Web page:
Happy Friday Elio’ers! Are you as excited for the weekend as we are? As you know, the NCAA Tournament has already kicked off and games will play throughout the weekend. Also, tomorrow is St. Patrick’s Day. A weekend with corned beef, a green beverage, and non-stop hoops? Count us in!
A couple of weeks ago, we mentioned that our followers are a very knowledgeable group, and we wanted to hear your thoughts on the future of the automotive industry. Many of you responded with tremendous input and we really appreciate it! We couldn’t fit in all of the responses we loved, but here are some of our favorites.
Keith C, a loyal fan, gives his take on the demographics of Elio buyers:
“The Elio Niche: The Elio design will occupy a unique Niche of Pricing and Mileage, for Commuters, Students, Low Incomes (40% of America), Retirees (for both Traveling and Local transportation), and for Old Bikers who want to give up the Openness of 2-wheels for the Enclosed (AC/Heat) 3-wheel stability. Elio production cannot happen fast enough for me.”
Another loyal supporter, BooBoo, had this to say:
“This year’s Fancy Pickups are last year’s Crossover SUV’s. Trends are always changing for one reason or another. What is being sold, and what people want to buy, are the eternally changing questions of commerce. There are also things that do not change, for instance, a constant yearning for quality, and value. As for the future in transportation. I will talk for myself.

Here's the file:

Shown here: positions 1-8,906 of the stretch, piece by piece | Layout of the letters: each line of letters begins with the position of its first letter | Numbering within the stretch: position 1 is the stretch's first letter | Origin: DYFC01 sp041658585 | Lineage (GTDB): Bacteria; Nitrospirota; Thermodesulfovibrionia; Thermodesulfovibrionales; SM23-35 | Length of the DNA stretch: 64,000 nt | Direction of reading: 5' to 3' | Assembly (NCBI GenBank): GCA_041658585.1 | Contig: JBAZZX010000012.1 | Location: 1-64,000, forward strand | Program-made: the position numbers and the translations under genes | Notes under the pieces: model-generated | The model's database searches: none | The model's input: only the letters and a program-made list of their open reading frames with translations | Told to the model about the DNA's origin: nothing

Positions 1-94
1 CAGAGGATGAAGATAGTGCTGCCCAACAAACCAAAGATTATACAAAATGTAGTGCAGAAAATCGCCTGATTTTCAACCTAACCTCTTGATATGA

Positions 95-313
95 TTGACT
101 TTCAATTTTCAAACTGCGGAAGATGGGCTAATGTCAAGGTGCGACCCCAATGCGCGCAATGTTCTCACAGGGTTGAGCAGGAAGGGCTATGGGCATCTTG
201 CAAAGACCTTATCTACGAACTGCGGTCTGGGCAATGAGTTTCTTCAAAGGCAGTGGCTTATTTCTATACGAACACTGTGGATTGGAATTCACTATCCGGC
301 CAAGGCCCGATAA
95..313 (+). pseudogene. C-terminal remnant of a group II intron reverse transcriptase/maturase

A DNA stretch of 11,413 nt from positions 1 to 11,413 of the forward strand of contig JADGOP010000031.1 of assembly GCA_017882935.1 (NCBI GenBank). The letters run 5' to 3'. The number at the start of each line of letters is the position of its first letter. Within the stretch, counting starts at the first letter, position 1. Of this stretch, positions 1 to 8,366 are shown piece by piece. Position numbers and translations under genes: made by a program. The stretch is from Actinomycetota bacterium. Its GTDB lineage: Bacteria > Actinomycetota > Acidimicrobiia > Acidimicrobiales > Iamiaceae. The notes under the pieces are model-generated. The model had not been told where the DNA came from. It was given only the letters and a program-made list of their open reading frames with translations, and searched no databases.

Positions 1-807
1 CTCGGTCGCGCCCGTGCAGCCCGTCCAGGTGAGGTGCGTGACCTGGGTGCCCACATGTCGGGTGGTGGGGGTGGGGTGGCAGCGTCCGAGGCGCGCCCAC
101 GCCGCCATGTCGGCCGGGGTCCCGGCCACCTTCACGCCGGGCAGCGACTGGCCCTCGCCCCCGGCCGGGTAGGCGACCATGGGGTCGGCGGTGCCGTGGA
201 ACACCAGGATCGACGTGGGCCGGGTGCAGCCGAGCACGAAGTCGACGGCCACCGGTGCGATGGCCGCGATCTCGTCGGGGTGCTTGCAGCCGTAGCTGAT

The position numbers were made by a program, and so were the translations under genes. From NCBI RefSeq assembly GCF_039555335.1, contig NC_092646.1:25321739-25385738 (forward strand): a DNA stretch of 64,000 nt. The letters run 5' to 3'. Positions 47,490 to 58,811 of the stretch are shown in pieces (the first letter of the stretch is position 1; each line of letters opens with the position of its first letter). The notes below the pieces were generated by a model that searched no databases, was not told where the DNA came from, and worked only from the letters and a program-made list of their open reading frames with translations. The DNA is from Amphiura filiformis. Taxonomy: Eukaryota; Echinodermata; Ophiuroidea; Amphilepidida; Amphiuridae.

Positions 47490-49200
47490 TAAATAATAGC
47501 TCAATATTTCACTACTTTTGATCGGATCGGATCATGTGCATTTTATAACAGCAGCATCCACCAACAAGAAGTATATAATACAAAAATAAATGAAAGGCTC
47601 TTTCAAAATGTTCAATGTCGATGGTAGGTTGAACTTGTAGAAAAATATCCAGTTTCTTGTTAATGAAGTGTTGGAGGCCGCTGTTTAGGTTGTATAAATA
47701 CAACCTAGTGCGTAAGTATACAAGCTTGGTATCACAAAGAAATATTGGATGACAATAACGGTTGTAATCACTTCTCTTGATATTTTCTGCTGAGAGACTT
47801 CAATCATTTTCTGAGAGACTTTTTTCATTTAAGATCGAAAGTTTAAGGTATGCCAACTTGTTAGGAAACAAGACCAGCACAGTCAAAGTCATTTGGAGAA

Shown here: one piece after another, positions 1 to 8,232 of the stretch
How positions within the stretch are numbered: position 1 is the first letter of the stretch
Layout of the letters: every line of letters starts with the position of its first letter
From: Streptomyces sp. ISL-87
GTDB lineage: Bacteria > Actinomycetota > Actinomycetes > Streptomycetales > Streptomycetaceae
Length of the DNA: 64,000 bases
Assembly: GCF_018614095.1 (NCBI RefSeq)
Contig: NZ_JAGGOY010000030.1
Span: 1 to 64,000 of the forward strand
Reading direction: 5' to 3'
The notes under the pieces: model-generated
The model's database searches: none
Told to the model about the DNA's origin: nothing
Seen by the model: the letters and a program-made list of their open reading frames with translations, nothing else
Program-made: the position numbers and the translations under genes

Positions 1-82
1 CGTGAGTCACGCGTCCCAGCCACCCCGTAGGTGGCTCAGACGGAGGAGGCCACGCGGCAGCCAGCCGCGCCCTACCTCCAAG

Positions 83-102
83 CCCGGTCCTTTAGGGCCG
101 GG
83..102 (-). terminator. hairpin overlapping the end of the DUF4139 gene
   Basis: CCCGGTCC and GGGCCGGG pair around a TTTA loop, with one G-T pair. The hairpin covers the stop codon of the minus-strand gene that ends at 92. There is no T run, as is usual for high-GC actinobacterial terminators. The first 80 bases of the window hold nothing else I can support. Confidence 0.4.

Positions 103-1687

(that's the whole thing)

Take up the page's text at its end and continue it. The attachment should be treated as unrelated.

I enjoy driving, and as long as I am able, I would rather drive than be driven. I like to know I could go far even when I don’t have to. I like a vehicle with ” Vigor, vim, vitality and punch”. I like to be able to rely on my vehicle to take care of me as long as I take care of it. I like a vehicle that likes me back. When I look at an Elio, it feels like it is saying, I like you too, let’s go have fun. Let’s go Elio.”
In terms of where the industry is headed, Peter opined:
“The automotive industry is moving toward increasingly complex power and navigation systems that improve performance and convenience. This will lead to increased purchase costs and expensive maintenance. When not in 4-wheel rush-hour traffic, I enjoy driving and am not interested in silent electric motors or driverless vehicles.”
Kevin focused on a few changes he would like to see in the automotive industry:
“The American automotive industry must change now to assure sustainability, both for itself and for citizens of Earth. The vehicles it currently produces cost too much in terms of dollars spent and in terms of fuel used and CO2 emitted. Electric Vehicles are already a solution for two of these problems, especially when using renewable energy. They are, however, not yet affordable for many. To make a difference now, the American automotive industry must build affordable, efficient vehicles now.”
Finally, Lee gives a unique perspective:
“I think there should some greater emphasis on cybersecurity for automotive chips to cut down attempts for hackers to get into a car’s chip”
Thanks to everyone who sent in their thoughts. Have a tremendous weekend!